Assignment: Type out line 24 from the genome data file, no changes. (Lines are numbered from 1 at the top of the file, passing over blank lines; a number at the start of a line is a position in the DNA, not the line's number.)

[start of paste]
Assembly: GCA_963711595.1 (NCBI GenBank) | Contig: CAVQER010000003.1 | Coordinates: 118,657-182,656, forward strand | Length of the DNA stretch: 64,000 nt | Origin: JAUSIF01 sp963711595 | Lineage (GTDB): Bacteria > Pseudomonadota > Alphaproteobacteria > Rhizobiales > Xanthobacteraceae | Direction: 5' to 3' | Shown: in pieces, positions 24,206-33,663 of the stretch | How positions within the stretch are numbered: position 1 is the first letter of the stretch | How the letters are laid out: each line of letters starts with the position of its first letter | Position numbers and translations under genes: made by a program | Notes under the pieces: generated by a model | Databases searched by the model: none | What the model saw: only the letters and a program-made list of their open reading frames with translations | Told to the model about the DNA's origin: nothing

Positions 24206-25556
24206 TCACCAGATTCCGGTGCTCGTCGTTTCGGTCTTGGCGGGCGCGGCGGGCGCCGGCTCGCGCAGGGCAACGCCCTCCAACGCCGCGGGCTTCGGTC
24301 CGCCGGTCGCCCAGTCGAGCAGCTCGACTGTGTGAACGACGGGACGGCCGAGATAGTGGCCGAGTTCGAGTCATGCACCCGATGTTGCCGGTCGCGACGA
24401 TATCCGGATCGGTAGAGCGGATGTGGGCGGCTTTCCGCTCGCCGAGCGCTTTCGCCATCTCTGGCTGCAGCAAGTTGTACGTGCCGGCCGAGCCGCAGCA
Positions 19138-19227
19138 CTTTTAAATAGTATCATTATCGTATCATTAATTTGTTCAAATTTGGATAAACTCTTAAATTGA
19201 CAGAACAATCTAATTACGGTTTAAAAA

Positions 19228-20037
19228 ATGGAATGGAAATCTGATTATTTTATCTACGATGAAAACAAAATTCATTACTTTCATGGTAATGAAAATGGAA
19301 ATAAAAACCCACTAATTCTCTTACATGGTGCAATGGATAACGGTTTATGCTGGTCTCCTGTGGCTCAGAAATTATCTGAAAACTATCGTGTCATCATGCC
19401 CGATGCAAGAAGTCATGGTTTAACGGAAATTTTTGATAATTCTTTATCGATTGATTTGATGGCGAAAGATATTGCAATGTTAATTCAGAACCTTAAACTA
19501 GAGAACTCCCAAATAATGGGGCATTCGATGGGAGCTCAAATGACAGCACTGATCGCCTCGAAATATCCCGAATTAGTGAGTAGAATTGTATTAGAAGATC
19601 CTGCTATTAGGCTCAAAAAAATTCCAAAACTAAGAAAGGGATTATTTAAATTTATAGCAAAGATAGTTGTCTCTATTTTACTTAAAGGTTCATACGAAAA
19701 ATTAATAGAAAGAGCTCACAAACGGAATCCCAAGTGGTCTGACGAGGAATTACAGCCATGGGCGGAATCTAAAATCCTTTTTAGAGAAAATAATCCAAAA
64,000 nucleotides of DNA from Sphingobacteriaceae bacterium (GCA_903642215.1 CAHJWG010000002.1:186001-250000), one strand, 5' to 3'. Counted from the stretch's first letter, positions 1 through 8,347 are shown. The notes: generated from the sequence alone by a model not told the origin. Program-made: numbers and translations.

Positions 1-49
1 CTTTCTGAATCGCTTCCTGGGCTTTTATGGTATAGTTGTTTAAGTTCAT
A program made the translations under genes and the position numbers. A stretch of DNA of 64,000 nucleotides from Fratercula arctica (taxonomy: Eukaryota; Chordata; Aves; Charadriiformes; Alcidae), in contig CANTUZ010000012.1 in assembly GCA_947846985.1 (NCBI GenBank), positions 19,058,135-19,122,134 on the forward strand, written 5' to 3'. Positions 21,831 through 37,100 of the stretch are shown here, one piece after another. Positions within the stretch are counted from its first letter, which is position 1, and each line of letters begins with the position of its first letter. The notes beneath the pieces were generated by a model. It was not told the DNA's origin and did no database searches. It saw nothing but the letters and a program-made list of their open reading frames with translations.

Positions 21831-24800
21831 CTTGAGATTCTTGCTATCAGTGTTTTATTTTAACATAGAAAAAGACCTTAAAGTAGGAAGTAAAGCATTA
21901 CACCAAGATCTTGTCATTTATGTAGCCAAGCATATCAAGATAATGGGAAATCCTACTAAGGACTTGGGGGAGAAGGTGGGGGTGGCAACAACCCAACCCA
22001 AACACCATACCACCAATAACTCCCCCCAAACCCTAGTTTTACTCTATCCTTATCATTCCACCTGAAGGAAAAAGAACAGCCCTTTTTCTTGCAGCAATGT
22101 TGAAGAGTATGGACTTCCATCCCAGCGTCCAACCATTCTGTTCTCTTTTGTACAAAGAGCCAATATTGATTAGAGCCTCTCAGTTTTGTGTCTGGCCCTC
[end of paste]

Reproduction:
22101 TGAAGAGTATGGACTTCCATCCCAGCGTCCAACCATTCTGTTCTCTTTTGTACAAAGAGCCAATATTGATTAGAGCCTCTCAGTTTTGTGTCTGGCCCTC